One of his big concerns was to change the expectations, and hence the actions, of people who believed prices would continue to rise rapidly.
“We are dealing with an inflationary momentum, and patterns of thinking and behavior, that have developed over decades,” Volcker told the National Press Club in September 1981. “Something like half the working population — those under age 35 — have never known price stability in their working experience. ... We have become accustomed to living with inflation, adjusting to it — and anticipating more. And as we have done so, we unwittingly set in motion forces that have kept it going.”
Within two years of the Fed’s peak interest rate, inflation fell below 3%, ending the period dubbed the Great Inflation.
Still, the high interest rates had their stifling effects. The economy plunged into recession. Before the 2007-09 bust, the 1981-82 recession had been the worst economic downturn in the United States since the Great Depression. The unemployment rate in 1982 hit 10.8% — more than 1 in 10 would-be workers — still the highest since 1940.
Volcker was vilified. A trade publication, the Tennessee Professional Builder, published a “wanted” poster of Volcker in early 1982 and accused him and the Fed of “premeditated and cold-blooded murder of millions of small businesses.”
“Without his bold change in monetary policy and his determination to stick with it through several painful years, the U.S. economy would have continued its downward spiral,” William Poole, former president of the St. Louis Federal Reserve, wrote in a 2005 tribute. “By reversing the misguided policies of his predecessors, Volcker set the table for the long economic expansions of the 1980s and 1990s.”
U.S. & World
Paul Adolph Volcker Jr. was born in Cape May, New Jersey, on Sept. 5, 1927, and grew up in Teaneck, where his father was the manager of the leafy northern Jersey suburb. He graduated summa cum laude from Princeton in 1949, later received a master’s degree in political economy from Harvard and became an economist at the New York Federal Reserve in 1952. He went on to work at Chase Manhattan Bank and the Treasury Department, where he served as President Richard Nixon’s undersecretary of the Treasury for international monetary affairs from 1969 to 1974.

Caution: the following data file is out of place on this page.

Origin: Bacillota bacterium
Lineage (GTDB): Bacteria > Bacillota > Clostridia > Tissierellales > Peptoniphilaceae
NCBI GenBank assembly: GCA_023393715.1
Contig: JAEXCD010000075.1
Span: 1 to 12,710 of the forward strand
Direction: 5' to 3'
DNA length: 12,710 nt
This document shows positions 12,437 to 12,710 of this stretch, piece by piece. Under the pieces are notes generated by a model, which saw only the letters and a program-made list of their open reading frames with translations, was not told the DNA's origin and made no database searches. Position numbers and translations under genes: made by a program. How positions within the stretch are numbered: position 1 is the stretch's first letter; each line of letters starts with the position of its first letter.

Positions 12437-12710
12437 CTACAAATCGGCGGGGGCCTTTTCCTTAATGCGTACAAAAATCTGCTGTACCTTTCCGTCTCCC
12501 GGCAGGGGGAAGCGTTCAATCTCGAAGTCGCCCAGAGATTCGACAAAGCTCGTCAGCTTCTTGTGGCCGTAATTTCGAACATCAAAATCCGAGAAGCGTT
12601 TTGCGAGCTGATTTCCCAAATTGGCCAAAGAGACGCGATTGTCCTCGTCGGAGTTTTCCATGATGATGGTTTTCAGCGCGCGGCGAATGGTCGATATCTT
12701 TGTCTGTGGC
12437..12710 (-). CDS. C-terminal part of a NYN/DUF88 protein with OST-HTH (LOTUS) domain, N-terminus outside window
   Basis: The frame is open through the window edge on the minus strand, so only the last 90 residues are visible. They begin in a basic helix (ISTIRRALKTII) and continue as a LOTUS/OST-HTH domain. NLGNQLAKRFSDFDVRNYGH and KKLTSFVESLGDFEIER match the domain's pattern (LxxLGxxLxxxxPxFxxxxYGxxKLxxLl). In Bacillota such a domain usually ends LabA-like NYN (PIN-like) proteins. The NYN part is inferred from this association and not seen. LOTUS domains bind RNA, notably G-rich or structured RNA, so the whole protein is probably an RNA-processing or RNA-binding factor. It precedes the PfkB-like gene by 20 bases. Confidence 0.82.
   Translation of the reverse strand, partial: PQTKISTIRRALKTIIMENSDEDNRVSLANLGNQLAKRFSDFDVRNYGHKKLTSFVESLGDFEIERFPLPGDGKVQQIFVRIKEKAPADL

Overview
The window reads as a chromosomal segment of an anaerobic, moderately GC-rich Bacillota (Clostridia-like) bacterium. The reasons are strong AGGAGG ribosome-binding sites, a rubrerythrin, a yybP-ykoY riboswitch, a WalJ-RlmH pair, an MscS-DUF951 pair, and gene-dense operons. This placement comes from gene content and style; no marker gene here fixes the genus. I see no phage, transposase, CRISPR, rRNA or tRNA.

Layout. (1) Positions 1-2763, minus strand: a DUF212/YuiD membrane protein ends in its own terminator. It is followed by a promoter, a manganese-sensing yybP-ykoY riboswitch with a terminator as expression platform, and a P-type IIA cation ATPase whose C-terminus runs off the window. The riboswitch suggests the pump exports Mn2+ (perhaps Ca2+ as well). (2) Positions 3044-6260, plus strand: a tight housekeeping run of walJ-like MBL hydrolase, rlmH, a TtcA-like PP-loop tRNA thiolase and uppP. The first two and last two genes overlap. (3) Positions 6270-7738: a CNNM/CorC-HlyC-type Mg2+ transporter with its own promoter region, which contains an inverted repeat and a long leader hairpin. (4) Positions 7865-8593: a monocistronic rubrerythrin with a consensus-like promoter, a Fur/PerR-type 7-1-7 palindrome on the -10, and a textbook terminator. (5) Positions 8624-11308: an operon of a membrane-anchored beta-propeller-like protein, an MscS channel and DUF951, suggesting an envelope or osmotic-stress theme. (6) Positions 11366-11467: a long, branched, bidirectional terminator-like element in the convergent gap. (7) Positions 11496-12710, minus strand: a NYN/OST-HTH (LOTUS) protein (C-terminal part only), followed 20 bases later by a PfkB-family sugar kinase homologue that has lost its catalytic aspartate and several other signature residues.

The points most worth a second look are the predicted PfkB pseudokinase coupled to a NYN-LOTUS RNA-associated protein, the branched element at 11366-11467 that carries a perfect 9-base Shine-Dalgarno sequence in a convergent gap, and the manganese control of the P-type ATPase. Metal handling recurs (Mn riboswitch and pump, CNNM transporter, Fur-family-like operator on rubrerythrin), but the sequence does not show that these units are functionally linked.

With unemployment and inflation growing and demand for the dollar weakening, the economy was in crisis mode in 1971. Volcker was among the White House economic advisors, including Fed Chairman Arthur Burns and Treasury Secretary John Connally, who created the “Nixon shock” policies. First, they unilaterally canceled the direct international convertibility of the U.S. dollar to gold — effectively ending the post-war Bretton Woods system of fixed currency exchange rates — and then imposed a 90-day freeze on wages and prices to check inflation, the first such non-wartime controls.
Volcker left the Treasury in 1974 and became a senior fellow at Princeton’s Woodrow Wilson School. Almost exactly a year after Nixon resigned as president in August 1974, Volcker returned to the central bank as president of the New York Fed, where he advocated monetary restraint.
Volcker’s concern about inflation had a lasting impact on the central bank. Monitoring rising prices is one of the Fed’s dual mandates, along with employment trends, in taking the pulse of the economy and setting interest rates.
After his inflation-busting days at the Fed, Volcker became chairman of the Wolfensohn & Co. investment firm. In 1996, he led a commission that investigated dormant Swiss bank accounts of Jewish victims of the Holocaust. His work led to a settlement of $1.25 billion.
In the aftermath of the Great Recession, he led Obama’s economic recovery board from 2009 to 2011. He was critical of financial institutions’ roles in bringing on the 2008 economic meltdown and called for limiting the size of the nation’s biggest banks. As such, he was instrumental in the creation of the Volcker rule, part of the Dodd-Frank Wall Street Reform and Consumer Protection Act. The rule sought to prevent commercial banks from using their own funds to invest in derivatives, hedge funds, and private-equity firms.
Volcker wrote nine books, including “Keeping At It: The Quest for Sound Money and Good Government,” a memoir published in October 2018 — when he was 91.
“I had no intention of writing a book, but there was something that kind of was irritating me,” he told The New York Times columnist and CNBC host Andrew Ross Sorkin at the time. “I’m really worried about this governance thing.”
Referring to the state of the nation, he added: “We’re in a hell of a mess in every direction.”
Survivors include his wife, Anke Dening, and two children from his first marriage to Barbara Bahnson, who died in 1998.